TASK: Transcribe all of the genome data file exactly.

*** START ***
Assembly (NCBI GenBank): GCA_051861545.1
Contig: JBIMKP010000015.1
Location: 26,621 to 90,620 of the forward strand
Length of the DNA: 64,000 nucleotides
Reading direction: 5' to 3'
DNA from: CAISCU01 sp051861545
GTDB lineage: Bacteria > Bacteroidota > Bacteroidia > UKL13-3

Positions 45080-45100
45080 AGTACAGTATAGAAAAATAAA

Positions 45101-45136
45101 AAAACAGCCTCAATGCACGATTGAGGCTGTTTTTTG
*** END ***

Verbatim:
Assembly (NCBI GenBank): GCA_051861545.1
Contig: JBIMKP010000015.1
Location: 26,621 to 90,620 of the forward strand
Length of the DNA: 64,000 nucleotides
Reading direction: 5' to 3'
DNA from: CAISCU01 sp051861545
GTDB lineage: Bacteria > Bacteroidota > Bacteroidia > UKL13-3

Positions 45080-45100
45080 AGTACAGTATAGAAAAATAAA

Positions 45101-45136
45101 AAAACAGCCTCAATGCACGATTGAGGCTGTTTTTTG